Section/Control

Function

Envelope 1, 2, and 3

Envelope 1 and 2 are identical internally, and can be routed flexibly to a variety of
parameters (using the modulation menus in the other sections). However, note that
Envelope 1 is also permanently hard-wired for global amplitude modulation i.e. it de
termines the contour of the final output signal (see the Filter Routing section above).

Att, Dec, and Rel define the attack, decay and release times respectively. Sus sets the
sustain level of the envelope. Gate determines the hold time (the period of time that
the envelope remains at the peak level, between the attack and decay stages).

Above the main knobs lies a matrix with which the envelopes relationship with note
velocity and key position can be defined. In the Gate column, setting the Vel slider to
hard right will result in velocity determining the peak value of the envelope. Setting
the Key slider to the right will result in higher keys producing higher peak values,
(whereas setting it to the left will result in lower keys producing higher peak values).
Similarly, the attack and decay times can be influenced by velocity and key position
either positively (to the right) or negatively (to the left).

The Modes menus offer further configuration of the envelopes. This includes adjust
ing the envelope shape (Parabolic and Sinoid shapes in the Gate menu), and modula
tion of attack / decay times and sustain level via MIDI sources (e.g. Modulation wheel
and Pitchbend wheel). Another interesting feature is the ability to loop the attack-de
cay part of the envelope if the sustain level is 0 (in the Att menu).

Envelope 3 is similar to envelopes 1 and 2, but without hold, sustain and release
phases.

Envelope 4

Envelope 4 is a special recordable envelope. Mouse movements of the slider can be


recorded and then played back every time a MIDI note is pressed. To enable automa
tion, select either One Shot or Loop mode. To record a new sequence, arm recording
by clicking on the progress display below the slider (it will flash), then click and drag
on the slider. Release the mouse button to finish the recording and then exit record
ing arm by clicking a second time on the progress bar. Incoming gate signals will retrigger the recorded movement. It will playback once in One Shot mode, or loop indef
initely In Loop mode. If Rel is enabled, the envelope amplitude will fade-out on note
release, according to the adjacent release time knob.

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Photone 1.3

Section/Control

Function

LFO 1 and 2

Photone features 2 LFOs. Their controls are similar, but the most important differ
ence is that LFO 1 is polyphonic while LFO 2 is monophonic. Shape selects the oscil
lator type.

Normally the frequency of the LFOs is specified (in Hz) using the large knob, howev
er, certain other options are also available, as selected by the Rate Via menu.
If Rate Via is set to MIDI, the frequency is set in musical time using the bottom-right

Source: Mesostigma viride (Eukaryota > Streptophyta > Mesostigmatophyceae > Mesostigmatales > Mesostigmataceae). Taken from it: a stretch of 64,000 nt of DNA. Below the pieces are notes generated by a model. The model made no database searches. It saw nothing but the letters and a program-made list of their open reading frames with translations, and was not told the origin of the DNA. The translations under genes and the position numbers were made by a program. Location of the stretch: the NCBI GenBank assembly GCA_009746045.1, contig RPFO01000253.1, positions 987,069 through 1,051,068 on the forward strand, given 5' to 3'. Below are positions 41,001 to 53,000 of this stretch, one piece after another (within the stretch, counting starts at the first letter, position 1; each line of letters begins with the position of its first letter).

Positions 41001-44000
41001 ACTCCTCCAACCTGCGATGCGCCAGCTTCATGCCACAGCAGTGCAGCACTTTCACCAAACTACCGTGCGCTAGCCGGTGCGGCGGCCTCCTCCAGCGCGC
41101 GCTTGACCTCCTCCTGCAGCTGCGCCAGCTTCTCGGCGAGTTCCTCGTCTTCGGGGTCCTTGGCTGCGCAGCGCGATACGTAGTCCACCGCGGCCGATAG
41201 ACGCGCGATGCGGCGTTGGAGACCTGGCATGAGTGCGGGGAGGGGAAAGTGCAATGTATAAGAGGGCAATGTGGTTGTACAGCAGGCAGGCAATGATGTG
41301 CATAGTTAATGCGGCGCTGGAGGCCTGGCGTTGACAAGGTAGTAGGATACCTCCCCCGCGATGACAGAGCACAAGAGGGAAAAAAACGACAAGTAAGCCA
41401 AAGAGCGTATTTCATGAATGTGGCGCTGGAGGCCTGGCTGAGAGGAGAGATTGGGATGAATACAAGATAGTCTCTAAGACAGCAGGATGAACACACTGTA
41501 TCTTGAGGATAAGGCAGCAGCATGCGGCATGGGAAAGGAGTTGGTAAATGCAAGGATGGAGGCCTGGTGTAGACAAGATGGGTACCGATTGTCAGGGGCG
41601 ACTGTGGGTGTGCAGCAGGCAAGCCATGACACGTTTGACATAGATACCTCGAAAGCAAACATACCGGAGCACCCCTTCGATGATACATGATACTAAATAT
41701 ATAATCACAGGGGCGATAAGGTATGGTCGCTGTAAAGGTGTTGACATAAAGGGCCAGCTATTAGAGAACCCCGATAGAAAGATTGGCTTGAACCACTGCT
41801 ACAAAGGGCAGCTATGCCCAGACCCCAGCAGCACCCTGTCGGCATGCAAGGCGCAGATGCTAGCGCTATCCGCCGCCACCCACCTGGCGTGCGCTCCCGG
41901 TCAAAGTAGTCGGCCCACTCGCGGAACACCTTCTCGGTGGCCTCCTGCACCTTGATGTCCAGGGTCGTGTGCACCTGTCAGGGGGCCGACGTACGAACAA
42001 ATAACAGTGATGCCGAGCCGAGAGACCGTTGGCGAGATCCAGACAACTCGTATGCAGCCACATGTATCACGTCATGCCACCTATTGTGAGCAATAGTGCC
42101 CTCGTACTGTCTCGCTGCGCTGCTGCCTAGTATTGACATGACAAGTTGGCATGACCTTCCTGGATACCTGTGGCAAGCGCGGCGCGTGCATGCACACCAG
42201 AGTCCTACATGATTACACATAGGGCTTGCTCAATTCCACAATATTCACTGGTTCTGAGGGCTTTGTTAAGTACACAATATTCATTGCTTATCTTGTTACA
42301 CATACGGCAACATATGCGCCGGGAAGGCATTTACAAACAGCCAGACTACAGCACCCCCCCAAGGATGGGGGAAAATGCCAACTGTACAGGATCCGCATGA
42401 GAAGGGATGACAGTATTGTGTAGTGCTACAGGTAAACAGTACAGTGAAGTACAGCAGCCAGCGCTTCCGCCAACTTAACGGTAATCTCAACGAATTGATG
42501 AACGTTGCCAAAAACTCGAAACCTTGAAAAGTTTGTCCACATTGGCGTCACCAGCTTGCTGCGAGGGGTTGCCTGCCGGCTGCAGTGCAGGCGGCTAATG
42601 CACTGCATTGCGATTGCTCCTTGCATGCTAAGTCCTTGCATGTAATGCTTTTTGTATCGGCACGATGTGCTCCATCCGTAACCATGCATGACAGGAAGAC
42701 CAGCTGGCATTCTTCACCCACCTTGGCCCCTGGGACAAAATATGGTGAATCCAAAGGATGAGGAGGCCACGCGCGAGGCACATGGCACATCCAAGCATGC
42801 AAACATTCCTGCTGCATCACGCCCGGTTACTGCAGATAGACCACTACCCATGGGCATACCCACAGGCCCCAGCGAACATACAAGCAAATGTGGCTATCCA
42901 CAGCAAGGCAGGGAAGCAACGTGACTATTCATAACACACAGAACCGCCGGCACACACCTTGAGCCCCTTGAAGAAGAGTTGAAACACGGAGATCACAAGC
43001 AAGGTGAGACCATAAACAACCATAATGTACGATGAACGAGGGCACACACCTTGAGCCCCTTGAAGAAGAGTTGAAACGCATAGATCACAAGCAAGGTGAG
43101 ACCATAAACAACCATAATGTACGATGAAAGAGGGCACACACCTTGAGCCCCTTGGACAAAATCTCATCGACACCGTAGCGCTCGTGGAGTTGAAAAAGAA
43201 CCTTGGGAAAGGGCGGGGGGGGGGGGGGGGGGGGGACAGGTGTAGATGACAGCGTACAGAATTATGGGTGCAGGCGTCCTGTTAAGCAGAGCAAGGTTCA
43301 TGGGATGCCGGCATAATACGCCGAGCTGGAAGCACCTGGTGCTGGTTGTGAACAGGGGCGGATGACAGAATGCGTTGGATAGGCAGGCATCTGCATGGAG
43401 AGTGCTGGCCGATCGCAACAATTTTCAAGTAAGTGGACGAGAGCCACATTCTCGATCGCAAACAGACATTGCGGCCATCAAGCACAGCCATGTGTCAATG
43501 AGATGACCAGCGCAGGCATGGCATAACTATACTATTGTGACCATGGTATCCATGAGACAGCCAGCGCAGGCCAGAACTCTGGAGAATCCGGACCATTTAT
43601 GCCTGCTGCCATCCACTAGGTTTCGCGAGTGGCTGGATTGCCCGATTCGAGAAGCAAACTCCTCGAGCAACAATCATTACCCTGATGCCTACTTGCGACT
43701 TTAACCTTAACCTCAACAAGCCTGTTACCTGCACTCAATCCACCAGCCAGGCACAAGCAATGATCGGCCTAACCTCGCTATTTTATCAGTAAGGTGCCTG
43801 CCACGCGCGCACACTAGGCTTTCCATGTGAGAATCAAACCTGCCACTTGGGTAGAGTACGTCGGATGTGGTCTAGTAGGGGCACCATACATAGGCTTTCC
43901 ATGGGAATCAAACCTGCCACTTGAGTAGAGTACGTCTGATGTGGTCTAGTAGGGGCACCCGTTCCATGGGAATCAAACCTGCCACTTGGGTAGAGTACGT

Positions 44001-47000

menu. By selecting NP, LFO 1 (by virtue of its polyphony) can also be set to oscillate
at note pitch. In this mode, the LFO frequency can be transposed in semitones with
the 2 controls beneath the rate knob.

With the Ph Reset button enabled, the LFO will restart (at the phase position set be
neath) each time a gate signal is received.

Finally, there are also two modulation source selector menus that allow modulation of
rate (Mod) and amplitude (Amp Mod).

De-click

If activated, triggering Envelope 1 is always delayed until the next zero crossing in the
audio signal. This can prevent unwanted clicks at the beginning of notes.

Appendix 1 Oscillator 4 Special Wave Types


Photone features a collection of special wavetypes, each with a special modulatable pa
rameter. For these oscillators, the Sym and FM sections are used to route modulation sour
ces to the special parameter.
Note that the sin oscillator is unique in that it features 2 modulatable parameters Drive (from
the Sym section), and Phase Offset (from the FM section).

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Photone 1.3

Wave

Description

SinQ

Mod 1 (Sym)

Mod 2 (FM)

Sync

This is a Sine wave sent through a


Quantisation
quantizer -effectively reducing the bit step size
rate.
The SinQ is useful for electric bass
imitation when used with a filter, with
the quantisation producing a certain
"metallic" quality.
An another interesting sound can be
obtained by tuning the SinQ very low
and then heavily overdriving it with the
filter saturator unit.
The SinQ can also produce nice
sounds when used in unison modes
with a small amount of detuning.

Quantisation
step size

Available

Saw > Square

The oscillator features a Sawtooth and Crossfade posi


a Square (a pulse at 50% width), rout tion
ed into a crossfader. The crossfade po
sition is controlled via the Sym and
FM sections.
Note that only the crossfade position
is modulated, the width of the square
is always static)
Nice for some growling basses when
used with the filters.

Crossfade posi
tion

Available

Bass

Two pulse oscillators, that when used


with LP Filters this can sound like a
"plecktryfied" bass.
Sync phase shifts one of the oscilla
tors only, resulting in offset between
the two oscillators for different tim
bres.
Try adding a sine wave for warmer
sounds.

Pulse width of
one of the two
oscillators

Always
synced
via Gate

Pulse width of
one of the two
oscillators

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Photone 1.3

Wave

Description

Mod 1 (Sym)

Mod 2 (FM)

Sync

Additive

Additive Consists of 6 sine waves, off


set to each other in terms of both
pitch and amplitude.
This is mainly designed for organ
sounds and does not necessarily need
to be complimented by other oscilla